Jack Richardson

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Scaling instruments for the measurement of quality-adjusted life years (QALYs) incorporate either a personal or an impersonal perspective on the benefits of a health intervention and either do or do not incorporate considerations of equity. This paper sets out three hypotheses concerning perspective and equity: 1) that more equally distributed benefits will(More)
The paper addresses some limitations of the QALY approach and outlines a valuation procedure that may overcome these limitations. In particular, we focus on the following issues: the distinction between assessing individual utility and assessing societal value of health care; the need to incorporate concerns for severity of illness as an independent factor(More)
In a two-stage survey, a cross-section of Australians were questioned about the importance of costs in setting priorities in health care. Generally, respondents felt that it is unfair to discriminate against patients who happen to have a high cost illness and that costs should therefore not be a major factor in prioritising. The majority maintained this(More)
In most of the cost-utility literature, quality-adjusted life-year (QALY) gains are interpreted as a measure of social value. Given this interpretation, the validity of different multi-attribute health-state scaling instruments may be tested by comparing the values they provide on the 0-1 QALY scale with directly elicited preferences for person trade-offs(More)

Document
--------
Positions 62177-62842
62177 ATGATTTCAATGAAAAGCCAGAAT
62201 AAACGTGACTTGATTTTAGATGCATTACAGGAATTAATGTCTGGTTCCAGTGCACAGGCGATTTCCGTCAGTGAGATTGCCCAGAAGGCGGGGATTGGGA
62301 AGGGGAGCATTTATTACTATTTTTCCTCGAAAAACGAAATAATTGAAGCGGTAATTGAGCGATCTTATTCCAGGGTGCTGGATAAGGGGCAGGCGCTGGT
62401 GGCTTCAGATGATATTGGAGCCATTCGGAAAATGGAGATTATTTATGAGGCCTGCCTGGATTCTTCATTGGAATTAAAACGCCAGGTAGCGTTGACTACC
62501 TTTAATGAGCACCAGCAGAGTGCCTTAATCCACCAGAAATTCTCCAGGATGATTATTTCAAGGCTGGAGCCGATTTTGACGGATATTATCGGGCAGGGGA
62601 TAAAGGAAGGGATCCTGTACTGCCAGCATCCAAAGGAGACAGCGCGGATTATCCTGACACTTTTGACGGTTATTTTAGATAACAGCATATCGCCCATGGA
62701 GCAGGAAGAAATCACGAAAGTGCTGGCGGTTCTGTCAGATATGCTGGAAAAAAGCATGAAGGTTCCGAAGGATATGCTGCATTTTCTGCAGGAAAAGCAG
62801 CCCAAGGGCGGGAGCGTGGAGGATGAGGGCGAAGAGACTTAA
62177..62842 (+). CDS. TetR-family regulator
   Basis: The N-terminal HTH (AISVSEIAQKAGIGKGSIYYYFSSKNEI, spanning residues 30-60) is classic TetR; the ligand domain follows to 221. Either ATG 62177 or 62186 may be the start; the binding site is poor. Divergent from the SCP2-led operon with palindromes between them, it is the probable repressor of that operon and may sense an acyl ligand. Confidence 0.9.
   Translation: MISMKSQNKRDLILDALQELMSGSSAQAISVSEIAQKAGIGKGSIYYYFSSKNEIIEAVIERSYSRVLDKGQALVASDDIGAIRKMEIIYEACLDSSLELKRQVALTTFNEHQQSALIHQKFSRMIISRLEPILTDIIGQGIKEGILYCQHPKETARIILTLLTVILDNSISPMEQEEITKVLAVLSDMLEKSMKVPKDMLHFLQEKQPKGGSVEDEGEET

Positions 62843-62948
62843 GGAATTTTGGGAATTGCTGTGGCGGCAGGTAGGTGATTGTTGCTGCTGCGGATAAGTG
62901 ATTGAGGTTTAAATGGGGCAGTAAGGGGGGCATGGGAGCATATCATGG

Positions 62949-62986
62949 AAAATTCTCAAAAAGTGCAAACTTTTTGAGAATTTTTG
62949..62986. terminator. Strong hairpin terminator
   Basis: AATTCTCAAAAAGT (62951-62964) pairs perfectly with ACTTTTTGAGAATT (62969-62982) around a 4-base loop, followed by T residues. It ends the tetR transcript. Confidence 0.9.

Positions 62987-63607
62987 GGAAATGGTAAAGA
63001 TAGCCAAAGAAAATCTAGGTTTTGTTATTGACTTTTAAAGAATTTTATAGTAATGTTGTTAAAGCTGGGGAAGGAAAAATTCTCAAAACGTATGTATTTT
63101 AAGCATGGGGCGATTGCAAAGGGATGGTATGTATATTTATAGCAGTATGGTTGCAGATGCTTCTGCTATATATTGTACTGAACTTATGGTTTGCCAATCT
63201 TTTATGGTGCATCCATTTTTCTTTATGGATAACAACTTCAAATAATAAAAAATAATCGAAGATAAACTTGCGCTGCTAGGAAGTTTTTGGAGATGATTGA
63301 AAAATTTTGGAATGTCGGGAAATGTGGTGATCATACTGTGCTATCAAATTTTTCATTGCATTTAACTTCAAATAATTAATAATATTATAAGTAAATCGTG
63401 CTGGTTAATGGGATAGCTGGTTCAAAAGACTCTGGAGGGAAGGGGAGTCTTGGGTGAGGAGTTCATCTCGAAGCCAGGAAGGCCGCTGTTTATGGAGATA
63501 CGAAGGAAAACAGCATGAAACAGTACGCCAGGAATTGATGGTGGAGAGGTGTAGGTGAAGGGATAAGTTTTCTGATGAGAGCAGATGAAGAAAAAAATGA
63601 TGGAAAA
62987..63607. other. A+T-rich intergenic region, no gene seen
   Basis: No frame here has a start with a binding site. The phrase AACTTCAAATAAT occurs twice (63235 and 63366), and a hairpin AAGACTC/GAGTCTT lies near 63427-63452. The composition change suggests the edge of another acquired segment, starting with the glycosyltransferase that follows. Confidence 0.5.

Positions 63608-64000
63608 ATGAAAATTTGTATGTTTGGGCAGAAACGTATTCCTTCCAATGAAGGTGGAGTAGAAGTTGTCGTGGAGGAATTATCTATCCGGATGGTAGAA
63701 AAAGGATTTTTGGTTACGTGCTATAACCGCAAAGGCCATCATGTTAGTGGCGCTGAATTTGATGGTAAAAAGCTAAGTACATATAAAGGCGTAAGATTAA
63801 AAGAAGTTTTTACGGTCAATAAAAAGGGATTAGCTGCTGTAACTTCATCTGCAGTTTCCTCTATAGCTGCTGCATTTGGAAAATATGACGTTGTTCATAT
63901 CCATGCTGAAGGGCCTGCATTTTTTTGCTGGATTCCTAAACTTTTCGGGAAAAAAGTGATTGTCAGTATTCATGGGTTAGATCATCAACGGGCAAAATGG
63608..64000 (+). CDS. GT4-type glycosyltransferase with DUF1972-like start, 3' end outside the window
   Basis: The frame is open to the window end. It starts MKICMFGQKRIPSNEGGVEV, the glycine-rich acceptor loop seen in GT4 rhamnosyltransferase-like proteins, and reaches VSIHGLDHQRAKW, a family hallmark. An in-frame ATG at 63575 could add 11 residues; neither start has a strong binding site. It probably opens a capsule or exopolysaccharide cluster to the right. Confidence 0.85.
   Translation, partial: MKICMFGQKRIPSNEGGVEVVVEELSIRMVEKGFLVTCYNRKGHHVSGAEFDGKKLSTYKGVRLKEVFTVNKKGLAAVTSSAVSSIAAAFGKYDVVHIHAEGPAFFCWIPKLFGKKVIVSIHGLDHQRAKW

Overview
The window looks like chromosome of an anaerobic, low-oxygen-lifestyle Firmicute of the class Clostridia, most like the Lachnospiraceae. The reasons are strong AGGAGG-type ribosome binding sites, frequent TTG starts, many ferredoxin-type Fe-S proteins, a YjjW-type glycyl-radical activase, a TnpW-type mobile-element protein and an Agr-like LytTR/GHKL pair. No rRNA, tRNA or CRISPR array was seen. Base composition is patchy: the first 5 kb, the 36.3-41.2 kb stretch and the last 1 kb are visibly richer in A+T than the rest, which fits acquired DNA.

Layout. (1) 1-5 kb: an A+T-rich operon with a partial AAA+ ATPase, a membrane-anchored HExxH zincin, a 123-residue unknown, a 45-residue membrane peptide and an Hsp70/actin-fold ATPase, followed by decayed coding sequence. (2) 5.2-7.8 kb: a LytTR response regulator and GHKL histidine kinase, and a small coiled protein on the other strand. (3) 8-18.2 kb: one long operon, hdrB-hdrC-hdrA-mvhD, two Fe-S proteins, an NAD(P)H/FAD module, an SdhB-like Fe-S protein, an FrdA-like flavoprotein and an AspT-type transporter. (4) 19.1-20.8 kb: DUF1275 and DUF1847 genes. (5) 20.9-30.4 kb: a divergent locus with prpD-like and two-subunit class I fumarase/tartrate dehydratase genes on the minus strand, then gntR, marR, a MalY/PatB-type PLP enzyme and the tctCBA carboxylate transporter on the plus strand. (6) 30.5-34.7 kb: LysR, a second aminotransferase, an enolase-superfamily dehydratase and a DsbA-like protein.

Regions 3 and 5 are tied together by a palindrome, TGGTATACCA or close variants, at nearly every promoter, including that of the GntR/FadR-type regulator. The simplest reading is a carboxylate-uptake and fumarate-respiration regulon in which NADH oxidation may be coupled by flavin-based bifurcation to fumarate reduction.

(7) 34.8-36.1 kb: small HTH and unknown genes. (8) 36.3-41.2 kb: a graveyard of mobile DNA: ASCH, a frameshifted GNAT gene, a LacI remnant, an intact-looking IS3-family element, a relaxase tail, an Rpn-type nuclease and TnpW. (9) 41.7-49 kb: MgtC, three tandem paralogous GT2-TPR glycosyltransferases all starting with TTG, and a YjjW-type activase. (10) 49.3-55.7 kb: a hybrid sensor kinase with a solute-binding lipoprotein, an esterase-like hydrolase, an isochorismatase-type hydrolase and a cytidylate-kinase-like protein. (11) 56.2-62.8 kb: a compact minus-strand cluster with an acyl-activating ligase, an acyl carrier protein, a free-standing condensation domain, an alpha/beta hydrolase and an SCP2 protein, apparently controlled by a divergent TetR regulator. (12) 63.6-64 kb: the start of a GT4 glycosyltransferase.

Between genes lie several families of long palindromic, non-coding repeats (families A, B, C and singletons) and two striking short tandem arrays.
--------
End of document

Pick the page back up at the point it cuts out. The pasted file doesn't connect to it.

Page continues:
The use of the Quality Adjusted Life-Year (QALY) as a measure of the benefit obtained from health care expenditure has been attacked on the ground that it gives a lower value to preserving the lives of people with a permanent disability or illness than to preserving the lives of those who are healthy and not disabled. The reason for this is that the quality(More)
OBJECTIVE Before cost-effectiveness analysis (CEA) can fulfill its promise as a tool to guide health care allocation decisions, the method of incorporating societal values into CEA may need to be improved. DESIGN The study design was a declarative exposition of potential fallacies in the theoretical underpinnings of CEA. Two values held by many(More)
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